They are really beautiful and you have to see them if you visit London. I think sometimes we miss beautiful things because they’re out of the context which we expect. These murals are not in a museum. Rather, they are the backdrop for crowds of people hurriedly going from point A to point B. I don’t even know how I noticed them when I did. I had been to that station several times before but didn’t see them.

Being in London has been a respite of sorts, probably because there isn’t the language barrier that I’ve experienced in other countries. Yeah, there’s the occasional confusion because of different accents and British slang, but for the most part I understand fully when communicating, navigating, planning…it’s wonderful. When I first arrived a few weeks ago, I was so relieved to be able to understand people that I didn’t realize how taxing it was on my brain to be in places where I don’t speak the language. It made me think about how isolating and exhausting it must be for people who don’t speak English to navigate the U.S.

The beauty of being in one place for an extended period of time is that I’m able to have a more consistent and predictable schedule. The longer I travel, that doesn’t get any less important. I work throughout the day, with intermittent breaks for wandering. I’m learning how important it is to actually build in time in my schedule for daydreaming, wandering, having time where my brain isn’t being occupied by any specific demands. I’ve had some great insights while taking breaks from my work and just walking around.

One of my favorite things was searching for traditional English tea cups for a friend. I thought the search would be easy but it took me a bit longer than expected. After asking around, I found Camden Market, a kind of touristy spot. I first went to an antiques shop and the owner sent me to a place that sells, almost exclusively, tea sets!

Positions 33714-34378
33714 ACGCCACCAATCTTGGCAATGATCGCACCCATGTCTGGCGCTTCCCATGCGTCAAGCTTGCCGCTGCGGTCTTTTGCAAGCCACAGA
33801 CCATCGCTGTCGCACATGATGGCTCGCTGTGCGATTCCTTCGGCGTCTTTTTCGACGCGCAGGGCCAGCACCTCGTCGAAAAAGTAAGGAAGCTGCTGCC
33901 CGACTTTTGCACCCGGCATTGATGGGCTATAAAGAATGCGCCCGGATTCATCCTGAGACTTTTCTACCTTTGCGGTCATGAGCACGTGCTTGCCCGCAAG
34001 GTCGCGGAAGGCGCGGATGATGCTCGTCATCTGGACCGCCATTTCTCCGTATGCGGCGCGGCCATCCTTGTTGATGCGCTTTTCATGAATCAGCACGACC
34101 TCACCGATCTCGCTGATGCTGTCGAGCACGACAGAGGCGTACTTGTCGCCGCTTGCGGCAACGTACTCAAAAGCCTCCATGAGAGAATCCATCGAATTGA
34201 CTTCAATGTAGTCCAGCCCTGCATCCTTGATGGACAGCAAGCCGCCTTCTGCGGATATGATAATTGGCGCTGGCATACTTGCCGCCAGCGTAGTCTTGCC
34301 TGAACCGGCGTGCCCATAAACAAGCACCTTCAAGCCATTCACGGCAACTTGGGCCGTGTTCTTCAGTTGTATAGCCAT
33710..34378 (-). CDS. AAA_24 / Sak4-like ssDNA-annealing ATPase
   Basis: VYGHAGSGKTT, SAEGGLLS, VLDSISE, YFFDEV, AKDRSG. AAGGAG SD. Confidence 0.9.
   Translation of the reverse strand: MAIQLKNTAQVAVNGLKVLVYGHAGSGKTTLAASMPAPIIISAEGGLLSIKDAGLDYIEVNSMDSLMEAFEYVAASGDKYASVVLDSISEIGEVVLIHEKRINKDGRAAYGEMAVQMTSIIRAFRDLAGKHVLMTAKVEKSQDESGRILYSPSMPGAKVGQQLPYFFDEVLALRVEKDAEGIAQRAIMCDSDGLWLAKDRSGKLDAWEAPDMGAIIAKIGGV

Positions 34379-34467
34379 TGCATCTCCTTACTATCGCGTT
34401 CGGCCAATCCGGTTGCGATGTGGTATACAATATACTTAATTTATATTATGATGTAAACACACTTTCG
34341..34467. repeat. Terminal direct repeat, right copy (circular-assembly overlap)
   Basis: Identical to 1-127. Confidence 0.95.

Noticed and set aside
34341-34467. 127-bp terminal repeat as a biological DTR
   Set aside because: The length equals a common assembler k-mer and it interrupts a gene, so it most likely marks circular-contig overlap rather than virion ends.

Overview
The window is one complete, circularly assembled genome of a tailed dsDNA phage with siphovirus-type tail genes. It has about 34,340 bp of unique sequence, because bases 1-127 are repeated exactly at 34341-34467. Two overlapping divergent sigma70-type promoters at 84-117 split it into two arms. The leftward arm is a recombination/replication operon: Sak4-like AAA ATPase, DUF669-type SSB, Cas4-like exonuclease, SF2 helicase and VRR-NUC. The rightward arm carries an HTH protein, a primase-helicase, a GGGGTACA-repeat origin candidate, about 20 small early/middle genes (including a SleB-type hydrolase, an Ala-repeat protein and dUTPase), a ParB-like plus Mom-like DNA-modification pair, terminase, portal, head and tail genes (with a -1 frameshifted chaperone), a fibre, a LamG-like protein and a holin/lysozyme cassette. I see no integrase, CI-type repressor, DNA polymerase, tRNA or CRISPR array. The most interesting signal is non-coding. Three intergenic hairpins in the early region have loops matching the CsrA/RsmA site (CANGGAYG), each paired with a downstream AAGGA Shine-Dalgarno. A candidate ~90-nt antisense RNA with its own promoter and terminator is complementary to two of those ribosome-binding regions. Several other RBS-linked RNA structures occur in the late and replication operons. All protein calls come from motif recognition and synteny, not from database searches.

Being surrounded by so many different designs gave me an appreciation for the artistry and history of the English tea culture. Also, the owner of the store was so knowledgeable, I became even more fascinated.

And so, I’m leaving London. It seems like I’ve only been here a short while. I guess a month really is a short while relatively speaking. I didn’t see the typical tourist stuff like Big Ben and I resolved that I’m totally fine with that. There’s always next time.

Artist In Progress

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Color study sketch. Watercolor on paper.

I spend a lot of time reading, writing, listening to podcasts and audiobooks. When I’m in the studio, podcasts and audiobooks are my go-to because I can listen while working.

On my commute this week, I listened to a book about creativity by a professor in the Architecture department at the Rhode Island School of Design (RISD). She presented some interesting ideas about how creativity develops and how we engage in creative work

Chapter 6, ‘Perceiving and Conceiving’ was especially interesting as I examine the importance of drawing as a foundation for other work. It’s a critical skill that I believe is useful for everyone, not just artists.

If you’re interested in learning how to draw or improve your drawing skills, check out the book by Betty Edwards, Drawing on the Right Side of the Brain. It’s been around for years and it still holds up.

Drawing is all about observing. I’m trying to improve my drawing skills, which means I draw something everyday. It’s forcing me to be more focused and attentive to what I see.

Kimonos in Kyoto